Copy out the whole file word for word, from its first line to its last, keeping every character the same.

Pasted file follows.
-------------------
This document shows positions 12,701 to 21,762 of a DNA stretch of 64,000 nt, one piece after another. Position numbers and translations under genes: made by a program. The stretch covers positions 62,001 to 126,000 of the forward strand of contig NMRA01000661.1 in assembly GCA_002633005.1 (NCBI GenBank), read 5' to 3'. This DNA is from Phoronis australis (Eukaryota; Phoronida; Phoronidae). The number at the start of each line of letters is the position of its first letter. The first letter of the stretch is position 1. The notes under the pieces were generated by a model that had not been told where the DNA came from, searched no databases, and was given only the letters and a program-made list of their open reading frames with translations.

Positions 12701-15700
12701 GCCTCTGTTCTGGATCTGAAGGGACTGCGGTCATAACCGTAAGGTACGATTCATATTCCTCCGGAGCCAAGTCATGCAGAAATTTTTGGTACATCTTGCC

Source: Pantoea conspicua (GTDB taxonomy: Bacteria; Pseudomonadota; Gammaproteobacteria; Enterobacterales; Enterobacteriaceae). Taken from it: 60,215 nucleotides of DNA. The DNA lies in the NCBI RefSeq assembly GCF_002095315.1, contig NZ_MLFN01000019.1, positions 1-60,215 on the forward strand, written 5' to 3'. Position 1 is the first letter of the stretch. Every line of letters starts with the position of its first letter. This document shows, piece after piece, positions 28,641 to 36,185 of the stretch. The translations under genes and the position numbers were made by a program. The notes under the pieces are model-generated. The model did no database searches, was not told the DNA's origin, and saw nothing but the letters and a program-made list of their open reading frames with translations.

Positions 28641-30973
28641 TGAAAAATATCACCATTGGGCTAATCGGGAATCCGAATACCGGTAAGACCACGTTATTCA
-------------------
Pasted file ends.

This document shows positions 12,701 to 21,762 of a DNA stretch of 64,000 nt, one piece after another. Position numbers and translations under genes: made by a program. The stretch covers positions 62,001 to 126,000 of the forward strand of contig NMRA01000661.1 in assembly GCA_002633005.1 (NCBI GenBank), read 5' to 3'. This DNA is from Phoronis australis (Eukaryota; Phoronida; Phoronidae). The number at the start of each line of letters is the position of its first letter. The first letter of the stretch is position 1. The notes under the pieces were generated by a model that had not been told where the DNA came from, searched no databases, and was given only the letters and a program-made list of their open reading frames with translations.

Positions 12701-15700
12701 GCCTCTGTTCTGGATCTGAAGGGACTGCGGTCATAACCGTAAGGTACGATTCATATTCCTCCGGAGCCAAGTCATGCAGAAATTTTTGGTACATCTTGCC

Source: Pantoea conspicua (GTDB taxonomy: Bacteria; Pseudomonadota; Gammaproteobacteria; Enterobacterales; Enterobacteriaceae). Taken from it: 60,215 nucleotides of DNA. The DNA lies in the NCBI RefSeq assembly GCF_002095315.1, contig NZ_MLFN01000019.1, positions 1-60,215 on the forward strand, written 5' to 3'. Position 1 is the first letter of the stretch. Every line of letters starts with the position of its first letter. This document shows, piece after piece, positions 28,641 to 36,185 of the stretch. The translations under genes and the position numbers were made by a program. The notes under the pieces are model-generated. The model did no database searches, was not told the DNA's origin, and saw nothing but the letters and a program-made list of their open reading frames with translations.

Positions 28641-30973
28641 TGAAAAATATCACCATTGGGCTAATCGGGAATCCGAATACCGGTAAGACCACGTTATTCA